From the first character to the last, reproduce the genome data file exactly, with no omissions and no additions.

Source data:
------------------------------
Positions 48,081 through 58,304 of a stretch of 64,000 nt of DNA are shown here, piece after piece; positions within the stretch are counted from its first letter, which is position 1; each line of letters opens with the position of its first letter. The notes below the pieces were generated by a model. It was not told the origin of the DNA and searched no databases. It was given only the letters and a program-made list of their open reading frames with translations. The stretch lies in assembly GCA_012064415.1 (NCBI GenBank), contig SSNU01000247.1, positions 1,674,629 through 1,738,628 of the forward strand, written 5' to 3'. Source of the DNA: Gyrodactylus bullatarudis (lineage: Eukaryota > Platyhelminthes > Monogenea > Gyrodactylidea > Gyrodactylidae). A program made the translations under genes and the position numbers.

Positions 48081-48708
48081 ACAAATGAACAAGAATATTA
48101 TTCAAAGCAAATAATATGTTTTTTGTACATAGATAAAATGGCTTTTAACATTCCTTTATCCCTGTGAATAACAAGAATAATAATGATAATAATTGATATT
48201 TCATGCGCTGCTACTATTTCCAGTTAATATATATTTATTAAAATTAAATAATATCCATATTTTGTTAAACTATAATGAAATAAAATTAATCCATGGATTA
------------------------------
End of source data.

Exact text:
Positions 48,081 through 58,304 of a stretch of 64,000 nt of DNA are shown here, piece after piece; positions within the stretch are counted from its first letter, which is position 1; each line of letters opens with the position of its first letter. The notes below the pieces were generated by a model. It was not told the origin of the DNA and searched no databases. It was given only the letters and a program-made list of their open reading frames with translations. The stretch lies in assembly GCA_012064415.1 (NCBI GenBank), contig SSNU01000247.1, positions 1,674,629 through 1,738,628 of the forward strand, written 5' to 3'. Source of the DNA: Gyrodactylus bullatarudis (lineage: Eukaryota > Platyhelminthes > Monogenea > Gyrodactylidea > Gyrodactylidae). A program made the translations under genes and the position numbers.

Positions 48081-48708
48081 ACAAATGAACAAGAATATTA
48101 TTCAAAGCAAATAATATGTTTTTTGTACATAGATAAAATGGCTTTTAACATTCCTTTATCCCTGTGAATAACAAGAATAATAATGATAATAATTGATATT
48201 TCATGCGCTGCTACTATTTCCAGTTAATATATATTTATTAAAATTAAATAATATCCATATTTTGTTAAACTATAATGAAATAAAATTAATCCATGGATTA